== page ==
Keep an Eye on it! Vision Care With Diabetes

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If you have had diabetes for a while, you probably are a master at finger pricks, insulin sticks and watching what you eat. If you are following healthy habits and keeping your blood sugar in check, you may also be lowering your risk for vision problems. But even if you seem to be managing your diabetes well, be sure to promise yourself to get regular, thorough eye exams to check for the three most common threats to sight for people with diabetes: glaucoma, cataracts and retinopathy. 

Having diabetes for any length of time raises your risk for vision loss. The good news is that these conditions are often treatable – if you catch them early enough.


Did you know that you could have glaucoma and not be aware of it? With glaucoma, pressure builds in the eye and pinches blood vessels that supply your retina and optic nerve. The lack of blood supply damages the retina and nerve. As a result, you lose vision. Often called the “silent eye disease,” glaucoma has no symptoms when it begins. Your first clue could be loss of sight around the edges of your field of view. Ultimately, untreated glaucoma leads to blindness.

Diabetes raises your risk for glaucoma. But it’s not the only risk factor for this disease. If you have diabetes, and especially if you have other risk factors, it is critical to get regular eye exams for glaucoma:

  • Age
  • A family history of the disease 
  • Heart disease
  • High blood pressure

Because glaucoma can’t be prevented, catching it early is your best hope for managing the disease through medication, surgery or eye drops.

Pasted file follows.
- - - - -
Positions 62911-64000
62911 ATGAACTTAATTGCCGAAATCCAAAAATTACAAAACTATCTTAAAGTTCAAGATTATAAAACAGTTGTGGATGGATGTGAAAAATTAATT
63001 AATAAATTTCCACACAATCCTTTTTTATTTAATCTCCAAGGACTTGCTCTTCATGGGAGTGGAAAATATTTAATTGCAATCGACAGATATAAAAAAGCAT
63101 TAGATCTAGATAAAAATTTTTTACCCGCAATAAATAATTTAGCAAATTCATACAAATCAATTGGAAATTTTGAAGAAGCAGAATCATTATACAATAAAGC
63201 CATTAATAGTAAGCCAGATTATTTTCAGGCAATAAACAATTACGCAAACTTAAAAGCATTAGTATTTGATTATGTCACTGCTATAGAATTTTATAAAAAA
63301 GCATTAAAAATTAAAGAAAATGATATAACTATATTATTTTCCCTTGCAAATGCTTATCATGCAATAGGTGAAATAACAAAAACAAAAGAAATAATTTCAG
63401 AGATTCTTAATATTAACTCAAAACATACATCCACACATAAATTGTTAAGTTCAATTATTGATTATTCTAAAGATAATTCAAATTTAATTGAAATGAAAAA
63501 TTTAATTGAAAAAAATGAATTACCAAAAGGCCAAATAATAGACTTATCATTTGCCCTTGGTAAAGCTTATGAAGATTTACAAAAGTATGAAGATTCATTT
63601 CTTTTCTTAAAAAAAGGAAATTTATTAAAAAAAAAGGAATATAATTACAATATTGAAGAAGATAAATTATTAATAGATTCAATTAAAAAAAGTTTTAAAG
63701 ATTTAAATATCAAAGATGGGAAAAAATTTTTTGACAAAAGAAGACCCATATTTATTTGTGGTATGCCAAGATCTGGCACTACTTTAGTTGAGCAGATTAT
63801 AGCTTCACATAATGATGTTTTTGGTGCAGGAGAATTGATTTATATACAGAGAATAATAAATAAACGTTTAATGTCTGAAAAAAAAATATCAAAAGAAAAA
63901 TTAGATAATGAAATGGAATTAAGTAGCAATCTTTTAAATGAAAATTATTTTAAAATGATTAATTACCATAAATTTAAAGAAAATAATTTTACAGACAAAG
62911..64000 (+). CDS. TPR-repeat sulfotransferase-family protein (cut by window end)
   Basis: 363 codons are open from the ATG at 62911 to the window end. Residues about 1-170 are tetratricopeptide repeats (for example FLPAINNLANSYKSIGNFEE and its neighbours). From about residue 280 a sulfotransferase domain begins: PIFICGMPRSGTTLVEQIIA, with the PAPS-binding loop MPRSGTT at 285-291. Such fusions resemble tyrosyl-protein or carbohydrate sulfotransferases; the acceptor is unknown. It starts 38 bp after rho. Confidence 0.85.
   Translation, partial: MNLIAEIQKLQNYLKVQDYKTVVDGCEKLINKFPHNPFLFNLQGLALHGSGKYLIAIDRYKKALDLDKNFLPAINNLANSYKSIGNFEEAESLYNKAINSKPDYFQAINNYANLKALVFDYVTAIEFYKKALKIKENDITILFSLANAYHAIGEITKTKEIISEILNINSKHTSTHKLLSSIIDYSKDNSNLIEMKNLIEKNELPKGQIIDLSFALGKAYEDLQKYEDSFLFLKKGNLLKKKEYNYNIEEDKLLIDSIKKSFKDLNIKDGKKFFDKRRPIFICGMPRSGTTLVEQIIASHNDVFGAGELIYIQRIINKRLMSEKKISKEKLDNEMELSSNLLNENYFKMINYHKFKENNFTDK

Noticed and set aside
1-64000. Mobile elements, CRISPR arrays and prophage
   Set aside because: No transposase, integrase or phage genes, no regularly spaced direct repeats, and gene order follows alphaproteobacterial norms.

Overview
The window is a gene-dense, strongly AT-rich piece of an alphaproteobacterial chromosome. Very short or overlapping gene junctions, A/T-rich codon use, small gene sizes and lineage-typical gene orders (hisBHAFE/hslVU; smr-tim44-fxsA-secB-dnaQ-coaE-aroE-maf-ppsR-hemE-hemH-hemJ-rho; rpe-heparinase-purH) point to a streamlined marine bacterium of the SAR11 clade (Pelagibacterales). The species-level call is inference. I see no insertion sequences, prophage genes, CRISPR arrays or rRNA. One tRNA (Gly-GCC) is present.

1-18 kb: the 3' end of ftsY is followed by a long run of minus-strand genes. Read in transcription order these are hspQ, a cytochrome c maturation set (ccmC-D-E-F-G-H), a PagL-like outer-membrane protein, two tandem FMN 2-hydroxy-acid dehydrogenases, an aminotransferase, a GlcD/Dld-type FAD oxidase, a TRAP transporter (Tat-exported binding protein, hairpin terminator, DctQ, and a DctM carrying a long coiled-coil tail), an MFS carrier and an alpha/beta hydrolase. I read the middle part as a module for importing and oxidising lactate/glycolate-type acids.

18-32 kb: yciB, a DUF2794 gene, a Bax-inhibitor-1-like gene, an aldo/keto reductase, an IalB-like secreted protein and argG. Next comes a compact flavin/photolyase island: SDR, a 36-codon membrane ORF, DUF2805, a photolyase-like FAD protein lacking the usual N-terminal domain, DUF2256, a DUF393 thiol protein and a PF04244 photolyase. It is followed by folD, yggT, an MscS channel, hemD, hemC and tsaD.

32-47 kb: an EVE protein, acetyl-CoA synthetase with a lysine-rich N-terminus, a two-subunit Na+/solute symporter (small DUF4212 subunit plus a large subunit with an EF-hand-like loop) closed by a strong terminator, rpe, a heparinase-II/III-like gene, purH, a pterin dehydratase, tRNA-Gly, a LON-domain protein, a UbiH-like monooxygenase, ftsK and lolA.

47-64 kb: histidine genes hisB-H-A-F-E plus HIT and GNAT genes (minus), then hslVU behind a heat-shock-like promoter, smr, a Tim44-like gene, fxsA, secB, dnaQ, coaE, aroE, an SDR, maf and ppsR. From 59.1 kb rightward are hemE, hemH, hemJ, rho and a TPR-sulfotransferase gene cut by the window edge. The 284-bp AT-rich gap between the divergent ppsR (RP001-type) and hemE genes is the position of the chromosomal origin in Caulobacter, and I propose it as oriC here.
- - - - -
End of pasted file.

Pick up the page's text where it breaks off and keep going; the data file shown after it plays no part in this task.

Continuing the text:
Your vision might become blurry, cloudy or you may start seeing double. Some people report seeing colors that look faded, glares or light that looks too bright. Others may see multiple images in one eye or develop poor night vision.

Many people without diabetes get cataracts. But with diabetes, your chances of developing them are 60 per cent higher. Other factors can also raise your risk:

  • Alcohol 
  • Smoking
  • Sun exposure
  • Aging
  • Radiation
  • Steroid use

To treat cataracts that interfere with your sight, eye specialists today use laser-assisted surgery. The doctor makes a small cut in the surface of the eye and then replaces the clouded lens with an artificial lens to restore vision. 

Having diabetes for any length of time raises your risk for vision loss.


Diabetic retinopathy is a catch-all term for disorders of the retina caused by diabetes. As with glaucoma, you may not know your diabetes is damaging your eyesight because there are no early warning signs. But as retinopathy worsens, you may notice:

  • Blurry or double vision
  • Difficulty seeing things out of the corners of your eyes
  • Rings, flashing lights, or blank spots in your vision
  • Dark or floating spots in your vision
  • Pain or pressure in one or both of your eyes
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Having diabetes dramatically raises your risk of retinopathy. In fact, it affects nearly everyone with Type 1 diabetes and most with Type 2 diabetes. But extreme cases that cause severe vision loss are less common. Carefully monitor your vision if you have diabetes and one or more of these risk factors: 

  • Hormonal changes during pregnancy that may increase the risk of retina problems for people with diabetes
  • Smoking
  • Blood sugar control
  • Blood pressure levels

Today, doctors have several treatment options for diabetic retinopathy to help prevent blindness in most people, including laser treatment or surgery. Early diagnosis makes these treatments more successful. 

Prevention: The Big Idea Behind Regular Eye Exams

Keep minor eye problems minor with regular check-ups. If you have diabetes, make it a priority to get a complete eye exam every year. Finding symptoms and treating them early are your best tactics to preserve your sight.

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Answer a few questions and we'll provide you with a list of primary care providers that best fit your needs.

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